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Denmark - Danish Recipes

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Danish Apple Slaw
Cucumbers in Sour Cream
Potato Soup
Apple Spareribs
Ham in Beer
Danish Potato Dumplings
Butter Cream Cake
Hazelnut Torte

rachael ray acai

The Danish cuisine still contains elements harking back to the time before industrialisation, i.e. the time before c. 1860, the age of storage housekeeping with a cuisine based on beer and rye bread, and salted and smoked pork. Among the dishes from those days which are still eaten today are øllebrød (a dish made of rye bread, sugar and non- alcoholic beer), vandgrød (porridge, usually barley porridge, made with water), gule ærter (split pea soup), æbleflæsk (slices of pork with apples fried in the fat), klipfisk (dried cod), blodpølse (black pudding), finker (an approximation to haggis) and grønlangkål (thickened stewed kale).

In the second half of the 19th century, i.e. the age of the co-operative movement, milk and potatoes played a prominent part, and the stove, the mincer and the developing retail trade provided new possibilities for dishes such as roast pork and gravy, boiled cod with mustard sauce, consommé with meat, bread or flour dumplings, rissoles, minced beef patties and other dishes based on minced meat. The same period saw the emergence of many fruit dishes such as rødgrød (thickened stewed fruit), sødsuppe (fruit soup) and stewed fruits, and the range of vegetable dishes was expanded with boiled cabbage in white sauce, red cabbage, pickled beetroot, cucumber salad, and peas and carrots in white sauce.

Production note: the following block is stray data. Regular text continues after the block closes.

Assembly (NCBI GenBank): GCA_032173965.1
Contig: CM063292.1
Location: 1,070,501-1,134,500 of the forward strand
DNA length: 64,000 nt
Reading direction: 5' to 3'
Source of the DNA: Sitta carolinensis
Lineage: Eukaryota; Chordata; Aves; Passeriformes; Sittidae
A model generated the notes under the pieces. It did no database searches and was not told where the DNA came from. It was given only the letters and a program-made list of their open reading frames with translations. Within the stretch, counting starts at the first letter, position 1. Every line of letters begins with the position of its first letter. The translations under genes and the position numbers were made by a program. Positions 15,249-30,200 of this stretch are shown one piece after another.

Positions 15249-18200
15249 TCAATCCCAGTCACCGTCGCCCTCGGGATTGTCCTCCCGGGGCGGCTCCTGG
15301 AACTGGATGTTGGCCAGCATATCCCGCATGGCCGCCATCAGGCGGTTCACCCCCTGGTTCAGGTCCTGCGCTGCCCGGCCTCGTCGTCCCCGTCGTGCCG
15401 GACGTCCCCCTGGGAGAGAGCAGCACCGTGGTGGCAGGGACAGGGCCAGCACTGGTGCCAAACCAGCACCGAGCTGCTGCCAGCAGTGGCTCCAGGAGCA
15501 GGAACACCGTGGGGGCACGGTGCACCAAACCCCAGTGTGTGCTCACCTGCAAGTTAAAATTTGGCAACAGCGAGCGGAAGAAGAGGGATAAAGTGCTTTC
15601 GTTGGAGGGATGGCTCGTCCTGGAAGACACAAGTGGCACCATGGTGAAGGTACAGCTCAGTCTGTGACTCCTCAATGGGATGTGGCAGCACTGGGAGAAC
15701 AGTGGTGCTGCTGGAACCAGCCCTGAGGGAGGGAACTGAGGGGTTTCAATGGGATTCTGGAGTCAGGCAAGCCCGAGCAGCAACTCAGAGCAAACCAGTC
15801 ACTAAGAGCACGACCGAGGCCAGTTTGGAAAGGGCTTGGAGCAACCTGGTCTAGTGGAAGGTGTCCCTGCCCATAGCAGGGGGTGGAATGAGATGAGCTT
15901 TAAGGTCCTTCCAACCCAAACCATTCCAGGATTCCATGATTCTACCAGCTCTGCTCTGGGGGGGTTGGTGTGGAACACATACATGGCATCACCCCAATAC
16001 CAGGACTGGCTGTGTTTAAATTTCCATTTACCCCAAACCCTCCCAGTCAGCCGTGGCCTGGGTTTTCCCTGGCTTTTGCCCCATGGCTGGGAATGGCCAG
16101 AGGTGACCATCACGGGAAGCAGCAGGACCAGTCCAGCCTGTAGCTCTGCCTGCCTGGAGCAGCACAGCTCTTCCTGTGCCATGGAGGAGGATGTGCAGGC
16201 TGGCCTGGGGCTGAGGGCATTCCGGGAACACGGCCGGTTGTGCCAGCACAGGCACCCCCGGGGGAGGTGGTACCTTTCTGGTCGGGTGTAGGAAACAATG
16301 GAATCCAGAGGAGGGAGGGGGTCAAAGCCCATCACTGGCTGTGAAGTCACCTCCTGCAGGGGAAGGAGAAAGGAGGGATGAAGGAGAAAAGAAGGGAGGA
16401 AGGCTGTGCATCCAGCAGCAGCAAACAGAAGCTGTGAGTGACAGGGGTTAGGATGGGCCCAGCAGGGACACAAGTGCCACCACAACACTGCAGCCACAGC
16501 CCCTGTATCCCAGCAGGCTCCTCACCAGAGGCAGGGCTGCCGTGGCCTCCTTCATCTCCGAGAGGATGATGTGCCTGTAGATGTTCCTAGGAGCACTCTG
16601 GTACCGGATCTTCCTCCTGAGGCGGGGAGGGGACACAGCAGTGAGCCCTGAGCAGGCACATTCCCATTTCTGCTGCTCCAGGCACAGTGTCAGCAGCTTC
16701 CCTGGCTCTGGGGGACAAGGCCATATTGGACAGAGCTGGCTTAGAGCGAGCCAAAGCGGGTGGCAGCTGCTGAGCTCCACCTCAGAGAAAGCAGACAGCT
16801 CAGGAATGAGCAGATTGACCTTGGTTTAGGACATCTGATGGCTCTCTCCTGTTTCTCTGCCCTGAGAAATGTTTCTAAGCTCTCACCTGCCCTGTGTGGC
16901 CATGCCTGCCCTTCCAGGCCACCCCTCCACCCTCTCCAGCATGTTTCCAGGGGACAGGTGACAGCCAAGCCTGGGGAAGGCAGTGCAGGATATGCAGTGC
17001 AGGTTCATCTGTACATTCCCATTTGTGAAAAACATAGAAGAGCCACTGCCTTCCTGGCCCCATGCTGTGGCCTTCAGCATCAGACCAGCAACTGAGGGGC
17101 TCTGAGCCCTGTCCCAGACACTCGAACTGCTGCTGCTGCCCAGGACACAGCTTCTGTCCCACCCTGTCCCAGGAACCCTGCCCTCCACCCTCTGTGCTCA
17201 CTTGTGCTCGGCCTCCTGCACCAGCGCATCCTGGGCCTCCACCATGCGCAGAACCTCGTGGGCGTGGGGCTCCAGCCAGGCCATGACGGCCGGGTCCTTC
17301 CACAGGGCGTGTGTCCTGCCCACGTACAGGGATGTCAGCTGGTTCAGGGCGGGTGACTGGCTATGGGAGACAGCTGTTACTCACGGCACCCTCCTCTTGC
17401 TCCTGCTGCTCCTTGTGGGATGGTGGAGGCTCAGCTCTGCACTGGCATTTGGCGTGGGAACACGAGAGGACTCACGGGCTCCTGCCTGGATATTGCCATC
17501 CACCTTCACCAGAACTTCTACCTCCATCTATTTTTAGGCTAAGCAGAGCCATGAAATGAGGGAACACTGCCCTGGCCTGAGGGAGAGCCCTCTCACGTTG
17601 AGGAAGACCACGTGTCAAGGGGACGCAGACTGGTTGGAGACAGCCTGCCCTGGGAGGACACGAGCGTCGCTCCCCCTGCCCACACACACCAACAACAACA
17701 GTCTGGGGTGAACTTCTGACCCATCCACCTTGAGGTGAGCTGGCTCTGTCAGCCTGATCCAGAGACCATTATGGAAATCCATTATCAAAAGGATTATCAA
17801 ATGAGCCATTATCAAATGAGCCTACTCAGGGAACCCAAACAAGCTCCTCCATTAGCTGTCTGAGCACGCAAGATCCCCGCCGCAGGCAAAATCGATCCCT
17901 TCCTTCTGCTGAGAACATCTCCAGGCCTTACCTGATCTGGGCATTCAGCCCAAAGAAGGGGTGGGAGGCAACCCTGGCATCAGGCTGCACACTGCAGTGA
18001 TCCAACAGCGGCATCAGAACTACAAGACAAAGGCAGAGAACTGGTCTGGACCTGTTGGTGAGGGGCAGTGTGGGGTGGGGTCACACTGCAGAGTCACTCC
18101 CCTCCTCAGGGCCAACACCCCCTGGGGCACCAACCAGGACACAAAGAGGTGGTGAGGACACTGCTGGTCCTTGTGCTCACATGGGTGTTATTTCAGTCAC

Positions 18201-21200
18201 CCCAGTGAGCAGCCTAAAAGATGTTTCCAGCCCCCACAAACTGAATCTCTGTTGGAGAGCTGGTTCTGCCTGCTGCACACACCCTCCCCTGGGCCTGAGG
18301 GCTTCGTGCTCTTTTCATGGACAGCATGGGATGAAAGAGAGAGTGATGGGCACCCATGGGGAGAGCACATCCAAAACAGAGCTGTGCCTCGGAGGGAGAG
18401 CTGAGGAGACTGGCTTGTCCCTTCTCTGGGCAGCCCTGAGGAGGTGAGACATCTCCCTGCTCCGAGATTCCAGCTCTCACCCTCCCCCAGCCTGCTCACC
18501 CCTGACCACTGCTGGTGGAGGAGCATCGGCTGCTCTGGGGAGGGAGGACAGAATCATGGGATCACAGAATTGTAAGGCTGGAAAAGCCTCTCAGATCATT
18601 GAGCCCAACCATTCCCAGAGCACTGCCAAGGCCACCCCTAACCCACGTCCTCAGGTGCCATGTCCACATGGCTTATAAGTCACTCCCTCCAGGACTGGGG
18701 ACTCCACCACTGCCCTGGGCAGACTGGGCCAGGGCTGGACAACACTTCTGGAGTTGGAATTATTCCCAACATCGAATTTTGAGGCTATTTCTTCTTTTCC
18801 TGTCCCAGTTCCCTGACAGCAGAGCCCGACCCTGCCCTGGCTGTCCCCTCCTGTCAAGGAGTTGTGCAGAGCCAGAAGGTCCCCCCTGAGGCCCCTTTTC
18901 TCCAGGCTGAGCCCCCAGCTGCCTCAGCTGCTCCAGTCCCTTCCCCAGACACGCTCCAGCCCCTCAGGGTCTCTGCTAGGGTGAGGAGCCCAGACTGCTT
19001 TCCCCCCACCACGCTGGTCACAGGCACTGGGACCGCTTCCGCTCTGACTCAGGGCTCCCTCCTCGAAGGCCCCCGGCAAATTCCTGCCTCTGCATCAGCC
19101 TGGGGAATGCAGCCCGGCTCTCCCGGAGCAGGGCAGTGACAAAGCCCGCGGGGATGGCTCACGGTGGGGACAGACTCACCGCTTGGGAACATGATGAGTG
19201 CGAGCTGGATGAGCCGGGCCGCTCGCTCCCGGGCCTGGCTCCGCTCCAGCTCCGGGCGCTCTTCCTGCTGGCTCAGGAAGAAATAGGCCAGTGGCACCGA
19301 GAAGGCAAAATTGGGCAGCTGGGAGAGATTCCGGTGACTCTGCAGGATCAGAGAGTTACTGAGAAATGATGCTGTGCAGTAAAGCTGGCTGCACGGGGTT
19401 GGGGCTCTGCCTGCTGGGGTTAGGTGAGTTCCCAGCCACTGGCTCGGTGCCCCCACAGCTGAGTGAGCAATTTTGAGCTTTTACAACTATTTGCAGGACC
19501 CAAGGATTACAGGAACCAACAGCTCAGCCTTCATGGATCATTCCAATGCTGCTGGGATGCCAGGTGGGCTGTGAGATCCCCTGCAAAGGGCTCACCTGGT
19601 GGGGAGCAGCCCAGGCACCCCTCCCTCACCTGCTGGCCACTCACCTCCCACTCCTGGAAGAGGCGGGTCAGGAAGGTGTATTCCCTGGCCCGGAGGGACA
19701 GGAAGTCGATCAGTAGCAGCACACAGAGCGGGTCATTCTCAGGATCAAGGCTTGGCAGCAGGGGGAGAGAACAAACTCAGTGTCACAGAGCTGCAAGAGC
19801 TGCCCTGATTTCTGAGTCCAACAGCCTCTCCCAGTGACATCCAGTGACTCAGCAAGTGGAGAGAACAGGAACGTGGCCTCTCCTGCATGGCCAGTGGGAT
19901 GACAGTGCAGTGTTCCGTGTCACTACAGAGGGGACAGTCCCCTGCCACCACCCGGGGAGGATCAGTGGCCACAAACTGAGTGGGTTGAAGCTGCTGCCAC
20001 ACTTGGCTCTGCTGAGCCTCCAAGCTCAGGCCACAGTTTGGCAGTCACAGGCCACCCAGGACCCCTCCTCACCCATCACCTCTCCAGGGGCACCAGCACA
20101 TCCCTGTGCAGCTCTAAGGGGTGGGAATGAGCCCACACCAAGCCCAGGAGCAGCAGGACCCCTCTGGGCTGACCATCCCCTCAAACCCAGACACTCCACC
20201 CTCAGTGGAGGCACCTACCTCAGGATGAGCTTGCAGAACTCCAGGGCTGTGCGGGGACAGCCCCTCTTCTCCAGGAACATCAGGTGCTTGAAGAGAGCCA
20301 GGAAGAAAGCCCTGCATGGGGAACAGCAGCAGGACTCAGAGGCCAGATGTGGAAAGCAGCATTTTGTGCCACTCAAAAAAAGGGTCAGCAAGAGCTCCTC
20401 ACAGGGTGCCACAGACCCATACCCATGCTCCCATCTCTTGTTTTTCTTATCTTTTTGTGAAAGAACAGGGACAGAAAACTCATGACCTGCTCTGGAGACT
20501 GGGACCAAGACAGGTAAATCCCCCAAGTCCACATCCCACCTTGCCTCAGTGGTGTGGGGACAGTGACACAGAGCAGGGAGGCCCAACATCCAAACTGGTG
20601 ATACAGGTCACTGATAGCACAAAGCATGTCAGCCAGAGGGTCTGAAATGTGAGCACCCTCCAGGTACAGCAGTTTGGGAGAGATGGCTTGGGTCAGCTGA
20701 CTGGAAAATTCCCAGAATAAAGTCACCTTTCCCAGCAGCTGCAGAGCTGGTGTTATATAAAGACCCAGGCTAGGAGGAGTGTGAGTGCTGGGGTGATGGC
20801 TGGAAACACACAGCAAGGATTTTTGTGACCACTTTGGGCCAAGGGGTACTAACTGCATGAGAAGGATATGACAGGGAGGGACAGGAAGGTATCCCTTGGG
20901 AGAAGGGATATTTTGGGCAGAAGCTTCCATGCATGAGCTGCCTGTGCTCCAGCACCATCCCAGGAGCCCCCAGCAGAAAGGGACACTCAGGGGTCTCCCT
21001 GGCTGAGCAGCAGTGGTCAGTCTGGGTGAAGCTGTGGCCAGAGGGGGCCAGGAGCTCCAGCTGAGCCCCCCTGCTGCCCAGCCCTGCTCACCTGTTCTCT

Great changes and increased choices appeared in the Danish cuisine in the 1960s as a result of increased affluence, internationalisation, the advent of self-service in the retail trade, the use of electricity in the kitchen, refrigerators and freezers, and also of the increasing number of women going out to work. American influence is obvious with such dishes as salads, pasta, baked potatoes, barbecue, turkey and ready-to- eat chicken dishes. Italian cuisine has also established itself with for instance pizzas and a widespread use of tomatoes. Meat consumption has risen dramatically, still with pork as the most common kind of meat. The tendency is towards steaks and to minced meat. Gravy and potato dishes still maintain their place, so that sausages and rissoles are the dishes most frequently seen on Danish dinner tables.